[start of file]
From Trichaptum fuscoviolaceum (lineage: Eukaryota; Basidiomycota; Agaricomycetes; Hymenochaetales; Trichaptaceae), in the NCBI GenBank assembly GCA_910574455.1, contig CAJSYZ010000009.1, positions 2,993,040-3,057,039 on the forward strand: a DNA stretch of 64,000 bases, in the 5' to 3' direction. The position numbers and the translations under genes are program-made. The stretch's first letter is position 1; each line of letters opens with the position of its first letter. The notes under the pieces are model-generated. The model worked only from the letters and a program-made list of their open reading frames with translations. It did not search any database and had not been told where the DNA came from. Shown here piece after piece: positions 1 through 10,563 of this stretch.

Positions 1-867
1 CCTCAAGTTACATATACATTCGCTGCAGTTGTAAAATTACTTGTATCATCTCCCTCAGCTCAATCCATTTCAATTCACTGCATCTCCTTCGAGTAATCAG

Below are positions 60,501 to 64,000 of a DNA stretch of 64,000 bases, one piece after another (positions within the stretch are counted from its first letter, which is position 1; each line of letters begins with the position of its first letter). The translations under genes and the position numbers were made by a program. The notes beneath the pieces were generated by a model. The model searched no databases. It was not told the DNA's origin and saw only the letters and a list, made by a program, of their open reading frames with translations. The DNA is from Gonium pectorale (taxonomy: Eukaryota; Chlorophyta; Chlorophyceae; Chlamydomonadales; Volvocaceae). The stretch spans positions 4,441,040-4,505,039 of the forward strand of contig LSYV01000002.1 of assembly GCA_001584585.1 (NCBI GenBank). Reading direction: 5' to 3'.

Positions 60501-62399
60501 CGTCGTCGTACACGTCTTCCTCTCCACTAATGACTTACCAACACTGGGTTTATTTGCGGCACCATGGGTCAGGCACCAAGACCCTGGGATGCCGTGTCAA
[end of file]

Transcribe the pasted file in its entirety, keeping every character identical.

From Trichaptum fuscoviolaceum (lineage: Eukaryota; Basidiomycota; Agaricomycetes; Hymenochaetales; Trichaptaceae), in the NCBI GenBank assembly GCA_910574455.1, contig CAJSYZ010000009.1, positions 2,993,040-3,057,039 on the forward strand: a DNA stretch of 64,000 bases, in the 5' to 3' direction. The position numbers and the translations under genes are program-made. The stretch's first letter is position 1; each line of letters opens with the position of its first letter. The notes under the pieces are model-generated. The model worked only from the letters and a program-made list of their open reading frames with translations. It did not search any database and had not been told where the DNA came from. Shown here piece after piece: positions 1 through 10,563 of this stretch.

Positions 1-867
1 CCTCAAGTTACATATACATTCGCTGCAGTTGTAAAATTACTTGTATCATCTCCCTCAGCTCAATCCATTTCAATTCACTGCATCTCCTTCGAGTAATCAG

Below are positions 60,501 to 64,000 of a DNA stretch of 64,000 bases, one piece after another (positions within the stretch are counted from its first letter, which is position 1; each line of letters begins with the position of its first letter). The translations under genes and the position numbers were made by a program. The notes beneath the pieces were generated by a model. The model searched no databases. It was not told the DNA's origin and saw only the letters and a list, made by a program, of their open reading frames with translations. The DNA is from Gonium pectorale (taxonomy: Eukaryota; Chlorophyta; Chlorophyceae; Chlamydomonadales; Volvocaceae). The stretch spans positions 4,441,040-4,505,039 of the forward strand of contig LSYV01000002.1 of assembly GCA_001584585.1 (NCBI GenBank). Reading direction: 5' to 3'.

Positions 60501-62399
60501 CGTCGTCGTACACGTCTTCCTCTCCACTAATGACTTACCAACACTGGGTTTATTTGCGGCACCATGGGTCAGGCACCAAGACCCTGGGATGCCGTGTCAA